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Gender Ambiguity in Medieval Iceland: Legal Framework and Saga Dynamics

Gender Ambiguity in Medieval Iceland: Legal Framework and Saga Dynamics

By William Sayers

Scandinavian-Canadian Studies, Volume 14, 2002-2003

Detail of a miniature from a 13th-century Icelandic manuscript.

Abstract: Intentional or unintentional cross-dressing or participation in homosexual acts, failure to meet gender criteria or gross transgression of their limits, and other sexually marked aberrant behavior are reviewed under the rubric of gender ambiguity. In the judgmental genre of the Icelandic family saga, gender transgression is always central to plot dynamics and this is its only rationale for inclusion.

Women may be forced by circumstance to assume male roles when men prove inadequate to the tasks of honor, but this serves to reinforce the values of a viricentric society, and is not true female empowerment. Similarly, charges against men of effeminacy are often prompted by motives of honor and political advantage, but need have no counterpart in actual conduct. The purportedly realistic family sagas both idealize and masculinize Icelandic national history.

Introduction: One winter evening in 990 in western Iceland, seventeen-year-old Guðrún Ósvífrsdóttir asked a male friend, Þórðr Ingunnarson, how she should repay her husband after he slapped her in response to her demand for finery. Þórðr smiled and said, Hér kan ek gott ráð til. Gerðu honum skyrtu ok brautgangs höfuðsmátt ok seg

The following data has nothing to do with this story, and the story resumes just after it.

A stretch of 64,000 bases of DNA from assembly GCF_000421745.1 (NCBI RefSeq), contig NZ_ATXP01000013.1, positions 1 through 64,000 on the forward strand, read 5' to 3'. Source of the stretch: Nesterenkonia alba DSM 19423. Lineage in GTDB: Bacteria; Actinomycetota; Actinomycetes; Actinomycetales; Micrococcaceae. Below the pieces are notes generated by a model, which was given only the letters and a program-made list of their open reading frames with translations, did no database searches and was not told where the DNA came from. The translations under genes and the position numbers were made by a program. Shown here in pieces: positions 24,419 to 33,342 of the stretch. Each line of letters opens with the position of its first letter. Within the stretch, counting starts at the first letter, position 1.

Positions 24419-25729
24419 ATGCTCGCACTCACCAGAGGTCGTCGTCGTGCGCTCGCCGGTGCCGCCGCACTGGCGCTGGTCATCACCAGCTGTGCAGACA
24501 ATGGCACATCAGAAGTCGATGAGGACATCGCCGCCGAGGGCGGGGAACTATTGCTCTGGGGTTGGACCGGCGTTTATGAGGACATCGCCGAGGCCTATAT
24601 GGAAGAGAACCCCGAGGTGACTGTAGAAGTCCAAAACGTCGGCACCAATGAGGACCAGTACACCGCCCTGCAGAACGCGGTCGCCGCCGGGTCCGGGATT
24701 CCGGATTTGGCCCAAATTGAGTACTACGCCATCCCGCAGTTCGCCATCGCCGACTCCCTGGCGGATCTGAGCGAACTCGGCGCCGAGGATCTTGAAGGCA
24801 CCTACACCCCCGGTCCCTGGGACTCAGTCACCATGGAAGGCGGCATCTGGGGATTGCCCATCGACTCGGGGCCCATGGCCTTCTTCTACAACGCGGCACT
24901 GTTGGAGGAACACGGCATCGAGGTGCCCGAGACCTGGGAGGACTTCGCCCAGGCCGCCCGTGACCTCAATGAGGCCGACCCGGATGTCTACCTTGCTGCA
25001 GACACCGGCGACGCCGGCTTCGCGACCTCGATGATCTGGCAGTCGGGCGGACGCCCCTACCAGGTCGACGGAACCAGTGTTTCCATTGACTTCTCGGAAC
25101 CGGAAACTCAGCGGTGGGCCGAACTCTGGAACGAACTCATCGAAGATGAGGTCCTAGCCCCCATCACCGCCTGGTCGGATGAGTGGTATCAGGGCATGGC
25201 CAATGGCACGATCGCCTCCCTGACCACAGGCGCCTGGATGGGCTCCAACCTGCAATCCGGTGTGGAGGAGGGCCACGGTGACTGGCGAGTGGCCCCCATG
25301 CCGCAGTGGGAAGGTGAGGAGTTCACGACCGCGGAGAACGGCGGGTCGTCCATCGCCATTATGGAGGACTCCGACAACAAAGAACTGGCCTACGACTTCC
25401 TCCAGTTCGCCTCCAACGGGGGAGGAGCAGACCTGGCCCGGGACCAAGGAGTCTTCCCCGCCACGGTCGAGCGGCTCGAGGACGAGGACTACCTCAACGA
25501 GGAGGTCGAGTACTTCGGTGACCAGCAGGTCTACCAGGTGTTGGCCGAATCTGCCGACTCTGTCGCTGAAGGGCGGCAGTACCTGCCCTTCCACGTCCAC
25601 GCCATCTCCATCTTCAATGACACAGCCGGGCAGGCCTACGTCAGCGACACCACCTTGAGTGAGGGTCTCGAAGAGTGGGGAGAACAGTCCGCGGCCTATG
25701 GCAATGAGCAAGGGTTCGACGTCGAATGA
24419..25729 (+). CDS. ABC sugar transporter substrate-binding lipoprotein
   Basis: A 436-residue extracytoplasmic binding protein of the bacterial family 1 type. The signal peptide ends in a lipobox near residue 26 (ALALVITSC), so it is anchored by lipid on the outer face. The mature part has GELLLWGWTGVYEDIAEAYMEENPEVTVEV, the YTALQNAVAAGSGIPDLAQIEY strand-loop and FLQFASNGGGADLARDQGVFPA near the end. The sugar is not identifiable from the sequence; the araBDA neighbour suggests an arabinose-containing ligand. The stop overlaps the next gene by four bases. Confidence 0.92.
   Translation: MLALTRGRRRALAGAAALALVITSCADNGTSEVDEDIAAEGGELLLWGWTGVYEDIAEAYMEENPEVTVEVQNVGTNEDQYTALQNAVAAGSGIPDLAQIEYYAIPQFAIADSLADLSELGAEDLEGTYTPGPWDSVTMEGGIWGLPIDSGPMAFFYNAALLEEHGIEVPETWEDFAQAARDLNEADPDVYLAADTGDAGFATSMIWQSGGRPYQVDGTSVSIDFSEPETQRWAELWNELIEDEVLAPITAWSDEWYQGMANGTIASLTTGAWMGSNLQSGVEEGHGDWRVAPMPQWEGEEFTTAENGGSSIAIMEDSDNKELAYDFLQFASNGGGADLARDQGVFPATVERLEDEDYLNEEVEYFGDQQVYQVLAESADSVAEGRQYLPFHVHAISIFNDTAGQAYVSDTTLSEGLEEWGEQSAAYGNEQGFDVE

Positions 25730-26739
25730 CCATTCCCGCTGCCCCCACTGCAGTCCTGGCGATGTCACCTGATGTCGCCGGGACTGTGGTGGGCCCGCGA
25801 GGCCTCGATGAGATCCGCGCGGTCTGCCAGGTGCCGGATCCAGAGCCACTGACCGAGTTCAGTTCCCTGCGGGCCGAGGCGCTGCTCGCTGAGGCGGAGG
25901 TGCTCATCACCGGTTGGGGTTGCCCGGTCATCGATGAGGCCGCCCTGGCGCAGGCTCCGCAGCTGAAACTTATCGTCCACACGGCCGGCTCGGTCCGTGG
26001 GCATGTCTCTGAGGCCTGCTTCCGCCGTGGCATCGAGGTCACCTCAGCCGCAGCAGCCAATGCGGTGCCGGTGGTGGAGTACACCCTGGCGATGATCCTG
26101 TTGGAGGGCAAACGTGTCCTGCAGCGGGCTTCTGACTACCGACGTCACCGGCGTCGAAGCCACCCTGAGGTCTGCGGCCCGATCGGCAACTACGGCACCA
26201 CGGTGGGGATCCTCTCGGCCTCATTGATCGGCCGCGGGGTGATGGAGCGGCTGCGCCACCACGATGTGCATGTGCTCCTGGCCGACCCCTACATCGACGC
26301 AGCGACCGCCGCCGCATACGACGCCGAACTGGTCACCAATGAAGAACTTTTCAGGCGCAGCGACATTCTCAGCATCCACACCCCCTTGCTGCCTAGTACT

skilit Við hann fyrir þessar sakar (‘I know just the thing. Make him a shirt with the neck so low-cut that it will give you grounds for divorcing him’).


By spring Guðrún was divorced and soon thereafter asked Dôrôr Hvárt er þar satt, Þórðr, at Auðr, konu þín, er jafnan i brókum, ok setgeiri i, en vat spjörrum mjök i skúa niðr? (‘whether the rumor is true[, Þórðr], that your wife Auô is often dressed in breeches, with a codpiece and long leggings?’). Þórðr said he hadn’t noticed, but one summer day at the general assembly he asked Guðrún what the penalty was for a woman who always wore breeches like a mans. Guðrún replied with legalistic precision, Slikt viti á konum at skapa fyrir þat ásitt hóf sem karlmanni, ef hann heñr höfuösmátt svá mikla, at sjái geirvörtur hans berar, brautgangssök hvártt veggja. (‘If women go about dressed as men, they invite the same treatment as do men who wear shirts cut so low that the nipples of their breasts can be seen – both are grounds for divorce’).

Click here to read this article from the University of Victoria

 

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